Former state senator John Kuhn, a libertarian-minded fiscal conservative, is one of the candidates pushing back on Teddy Turner’s attacks on “career politicians” with mailers that detail, complete with footnotes, how Turner is “a Democrat running as a Republican if you list his positions.”
Kuhn sees Sanford as a dangerous nominee for the South Carolina GOP, but he accepts—like many—that the real contest on Tuesday is for who comes in second. “For sure Sanford’s going to make the run-off because of his base—around 30 percent,” says Kuhn. “But there is a zero percent chance that a Democrat wins the general election—unless Mark Sanford is the nominee, because our polls show that he’s got a real problem with women.”
And that is Colbert-Busch’s hope. Best known nationally as Stephen Colbert’s sister, she is perhaps best known locally as the chairwoman of the Maritime Association Port of Charleston—a confident figure who shows the backbone that comes with growing up one of 11 children. A first-time candidate, she has her message discipline down, running against Washington.
“Our congressional leadership in Washington has stopped talking to each other,” she says after a bevy of interviews at her West Ashley campaign headquarters, housed in a shopping center. “We have a 12 percent approval rating for our congressional leadership from across the state. It’s become a country of extremes up in Washington, D.C., and candidly, our constituents are tired of it. It’s time for a change. It’s time to talk to each other.”
Democrats are afterthoughts in the First District of South Carolina, but the prospect of a national fundraising base and oversized youth and female turnout—particularly if Sanford gets the nomination—has Colbert-Busch forecasting an upset in the making.
When I ask her what her positions are on social issues, such as abortion and gay marriage, she studiously doesn’t answer. “Social issues are very important, very important,” she says. “But let’s talk about what District 1 wants to talk about. They want to talk about where the jobs are. You know we just went up one 1 percentage point in unemployment, and the country’s going down … Jobs don’t have a party. Education doesn’t have a party. Benefits don’t have a party. They want somebody who’s going to go to the plate for them.” Then, switching effortlessly to the first person plural, she adds: “We’re going to listen. We’re going to ask questions. We’re going to seek solutions and we’re going to take responsibility, and we’re going turn this thing around.”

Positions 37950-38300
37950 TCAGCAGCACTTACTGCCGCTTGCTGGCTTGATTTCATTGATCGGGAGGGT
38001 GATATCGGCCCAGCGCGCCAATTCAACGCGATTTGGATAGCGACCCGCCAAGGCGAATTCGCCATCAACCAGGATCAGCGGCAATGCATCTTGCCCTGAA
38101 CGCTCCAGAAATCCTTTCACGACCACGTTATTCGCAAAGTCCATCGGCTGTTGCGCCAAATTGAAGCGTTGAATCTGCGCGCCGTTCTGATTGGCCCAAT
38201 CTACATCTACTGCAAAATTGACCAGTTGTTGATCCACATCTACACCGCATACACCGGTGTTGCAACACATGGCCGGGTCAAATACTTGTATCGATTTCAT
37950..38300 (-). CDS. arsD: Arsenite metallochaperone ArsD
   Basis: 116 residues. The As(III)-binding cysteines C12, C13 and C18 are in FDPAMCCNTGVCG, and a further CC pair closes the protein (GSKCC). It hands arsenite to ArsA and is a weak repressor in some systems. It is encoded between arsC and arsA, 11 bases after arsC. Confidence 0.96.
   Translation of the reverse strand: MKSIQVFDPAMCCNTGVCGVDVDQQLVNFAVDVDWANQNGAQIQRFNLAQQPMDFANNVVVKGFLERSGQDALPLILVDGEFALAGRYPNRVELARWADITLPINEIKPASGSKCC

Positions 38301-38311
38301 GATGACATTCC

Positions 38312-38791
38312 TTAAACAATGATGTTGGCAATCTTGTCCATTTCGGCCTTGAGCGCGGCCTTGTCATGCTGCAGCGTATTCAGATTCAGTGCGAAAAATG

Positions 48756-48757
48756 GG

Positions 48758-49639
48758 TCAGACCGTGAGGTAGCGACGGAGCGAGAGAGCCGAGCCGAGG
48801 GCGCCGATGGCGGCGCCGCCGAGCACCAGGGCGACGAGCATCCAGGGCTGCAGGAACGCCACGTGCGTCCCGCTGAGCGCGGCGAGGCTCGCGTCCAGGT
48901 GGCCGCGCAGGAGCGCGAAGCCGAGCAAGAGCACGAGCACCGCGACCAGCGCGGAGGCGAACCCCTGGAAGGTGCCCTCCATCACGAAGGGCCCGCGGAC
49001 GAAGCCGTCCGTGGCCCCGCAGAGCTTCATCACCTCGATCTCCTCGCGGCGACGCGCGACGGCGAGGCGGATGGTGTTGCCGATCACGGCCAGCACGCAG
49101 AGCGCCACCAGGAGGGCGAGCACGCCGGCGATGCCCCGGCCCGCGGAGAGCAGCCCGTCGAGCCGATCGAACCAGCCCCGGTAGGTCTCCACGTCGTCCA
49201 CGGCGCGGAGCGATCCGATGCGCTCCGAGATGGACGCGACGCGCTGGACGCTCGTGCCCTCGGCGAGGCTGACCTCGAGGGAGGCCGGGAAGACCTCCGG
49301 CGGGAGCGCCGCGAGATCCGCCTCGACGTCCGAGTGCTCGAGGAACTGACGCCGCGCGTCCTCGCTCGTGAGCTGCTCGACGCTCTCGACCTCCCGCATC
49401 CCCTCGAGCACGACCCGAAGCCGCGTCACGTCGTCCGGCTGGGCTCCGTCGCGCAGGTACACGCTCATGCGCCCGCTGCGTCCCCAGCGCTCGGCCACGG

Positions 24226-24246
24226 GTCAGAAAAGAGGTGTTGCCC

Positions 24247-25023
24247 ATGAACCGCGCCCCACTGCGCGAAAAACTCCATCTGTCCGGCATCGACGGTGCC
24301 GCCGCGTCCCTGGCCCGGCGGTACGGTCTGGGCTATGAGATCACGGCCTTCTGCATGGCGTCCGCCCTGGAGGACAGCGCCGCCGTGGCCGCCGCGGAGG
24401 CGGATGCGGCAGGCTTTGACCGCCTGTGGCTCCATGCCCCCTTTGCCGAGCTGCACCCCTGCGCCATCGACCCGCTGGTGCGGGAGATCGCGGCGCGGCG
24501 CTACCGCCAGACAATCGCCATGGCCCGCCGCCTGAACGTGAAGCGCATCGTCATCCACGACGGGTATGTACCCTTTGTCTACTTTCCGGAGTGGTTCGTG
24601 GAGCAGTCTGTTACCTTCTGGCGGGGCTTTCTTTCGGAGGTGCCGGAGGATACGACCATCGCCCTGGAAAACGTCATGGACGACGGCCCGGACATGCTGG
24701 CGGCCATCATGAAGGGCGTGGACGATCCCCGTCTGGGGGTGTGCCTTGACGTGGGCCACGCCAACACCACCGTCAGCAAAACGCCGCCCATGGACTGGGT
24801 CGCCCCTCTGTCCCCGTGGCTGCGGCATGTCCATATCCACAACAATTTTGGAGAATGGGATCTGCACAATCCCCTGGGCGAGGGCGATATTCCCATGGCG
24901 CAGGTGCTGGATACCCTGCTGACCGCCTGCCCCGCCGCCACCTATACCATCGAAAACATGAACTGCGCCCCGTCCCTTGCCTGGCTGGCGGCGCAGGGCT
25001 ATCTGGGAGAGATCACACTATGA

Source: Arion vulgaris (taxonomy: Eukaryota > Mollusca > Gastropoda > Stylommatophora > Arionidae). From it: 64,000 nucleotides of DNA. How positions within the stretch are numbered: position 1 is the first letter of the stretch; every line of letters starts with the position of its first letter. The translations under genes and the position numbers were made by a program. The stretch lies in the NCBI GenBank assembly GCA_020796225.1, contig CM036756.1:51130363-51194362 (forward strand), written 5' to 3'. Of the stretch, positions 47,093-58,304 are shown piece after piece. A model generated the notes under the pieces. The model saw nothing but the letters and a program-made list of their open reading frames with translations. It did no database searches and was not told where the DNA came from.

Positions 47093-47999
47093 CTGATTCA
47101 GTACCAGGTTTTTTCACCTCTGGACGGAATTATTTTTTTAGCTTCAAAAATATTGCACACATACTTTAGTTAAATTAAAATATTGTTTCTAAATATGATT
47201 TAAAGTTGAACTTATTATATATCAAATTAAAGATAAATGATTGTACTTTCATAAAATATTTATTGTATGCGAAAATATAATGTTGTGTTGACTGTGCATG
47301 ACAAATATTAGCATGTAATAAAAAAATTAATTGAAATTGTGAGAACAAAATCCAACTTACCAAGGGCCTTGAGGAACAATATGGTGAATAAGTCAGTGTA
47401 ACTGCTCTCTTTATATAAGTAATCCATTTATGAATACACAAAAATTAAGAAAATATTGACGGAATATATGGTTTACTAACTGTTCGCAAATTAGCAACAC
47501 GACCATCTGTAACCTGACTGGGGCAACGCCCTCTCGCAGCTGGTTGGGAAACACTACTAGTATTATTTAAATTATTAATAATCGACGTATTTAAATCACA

For anyone paying close attention to the mixed message of the 2012 election—and the changing demographics of the First District, this language is designed to resonate.
It matches the wishes of Mike Altine, the chef and co-owner of the Marina Variety Store, who makes it clear that he is not necessarily backing any specific candidate. “It’s been a rough, rough four years economically, and that’s just because of what’s going on up in Washington. It hasn’t been stable,” he says, taking aim at the incumbents in Congress. “I think they have their own agendas. They’re not looking out for you and me. I don’t think they’re looking out for the economy. If they were, they’d be working together. Bottom line: they’d make it happen.”
Frustration with politics as usual continues to animate the electorate just five months after the last presidential contest, as Washington seems unable to break its ideological stalemate. Even in South Carolina, the partisan stereotypes evaporate up close in favor of a candidate’s ability to connect and articulate common sense.
There are no atheists in foxholes and no experts who can predict who will come in second in a 16-person primary. A few points—or a few hundred votes—could make the difference. But this is the only congressional election in the country right now, and if Sanford survives to face another Republican in the run-off and then the winner confronts Colbert-Busch, the citizens of the storied coastal First District will have a real race on their hands and a real choice in the general election. For the first time in years, the congressman won’t be de facto determined in the Republican primary, and the winner won’t be the candidate catering to the extremes but reaching out toward the center. And that, in red South Carolina, ought to get the two parties’ attention all the way back in Washington.